To a great extent, these problems are physiologically due to the nature of the M5S, and it is not at all clear whether and how they will be solved. Nor is it clear, however, whether they are harming the Movement. For one thing, signs are contradictory: the M5S gravitates stably to around 20 per cent in opinion polls, but it has performed quite poorly in some recent local elections.

The volatility of Italy’s political and economic situation makes any prediction futile at this point. Much in the M5S’s future performance will depend on the development of the crisis and the policy choices of Letta’s government. Also, and perhaps more interestingly, it will depend on party developments both on the right, where Berlusconi is more belligerent than ever after a tax fraud conviction which should soon put him out of parliament, and on the left, where the Mayor of Florence, Matteo Renzi—himself a bit of a populist—looks set to win the Democratic Party leadership in next month’s primaries.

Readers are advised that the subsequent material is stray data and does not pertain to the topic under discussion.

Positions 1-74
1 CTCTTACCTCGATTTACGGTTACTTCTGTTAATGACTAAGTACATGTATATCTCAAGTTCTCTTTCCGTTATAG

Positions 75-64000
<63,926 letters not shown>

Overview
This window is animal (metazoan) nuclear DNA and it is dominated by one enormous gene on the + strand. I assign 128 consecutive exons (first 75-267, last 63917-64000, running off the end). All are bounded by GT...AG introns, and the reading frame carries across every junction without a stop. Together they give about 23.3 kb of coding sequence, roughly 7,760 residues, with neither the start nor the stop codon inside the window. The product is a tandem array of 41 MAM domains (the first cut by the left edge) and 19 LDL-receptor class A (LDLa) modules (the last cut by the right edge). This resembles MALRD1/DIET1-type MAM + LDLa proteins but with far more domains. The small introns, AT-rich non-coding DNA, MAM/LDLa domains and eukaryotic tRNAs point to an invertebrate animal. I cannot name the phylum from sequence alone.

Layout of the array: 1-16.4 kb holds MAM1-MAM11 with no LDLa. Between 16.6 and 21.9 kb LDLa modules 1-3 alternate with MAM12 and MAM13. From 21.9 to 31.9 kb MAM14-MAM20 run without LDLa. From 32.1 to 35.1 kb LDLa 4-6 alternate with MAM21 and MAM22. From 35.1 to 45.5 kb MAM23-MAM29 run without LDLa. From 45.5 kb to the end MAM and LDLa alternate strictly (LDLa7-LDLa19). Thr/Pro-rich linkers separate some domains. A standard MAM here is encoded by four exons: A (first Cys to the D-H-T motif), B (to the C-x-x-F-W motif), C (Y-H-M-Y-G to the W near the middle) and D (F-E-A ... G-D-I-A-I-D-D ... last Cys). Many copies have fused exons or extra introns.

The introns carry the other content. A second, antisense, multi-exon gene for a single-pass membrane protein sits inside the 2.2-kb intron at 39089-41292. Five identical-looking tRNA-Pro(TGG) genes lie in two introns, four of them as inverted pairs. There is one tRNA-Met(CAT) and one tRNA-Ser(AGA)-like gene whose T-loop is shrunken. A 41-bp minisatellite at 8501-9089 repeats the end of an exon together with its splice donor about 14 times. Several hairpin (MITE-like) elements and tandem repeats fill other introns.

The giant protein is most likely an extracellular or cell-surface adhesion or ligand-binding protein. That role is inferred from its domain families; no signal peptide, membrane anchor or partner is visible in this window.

Though by no means impossible, it is highly unlikely that Italy will hold new general elections before next spring. The May 2014 European Parliament elections will therefore be the first true political test for the M5S after its February exploit. Then we will have a clearer idea of whether the Movement is really here to stay—and whether we should start talking about a Third Republic.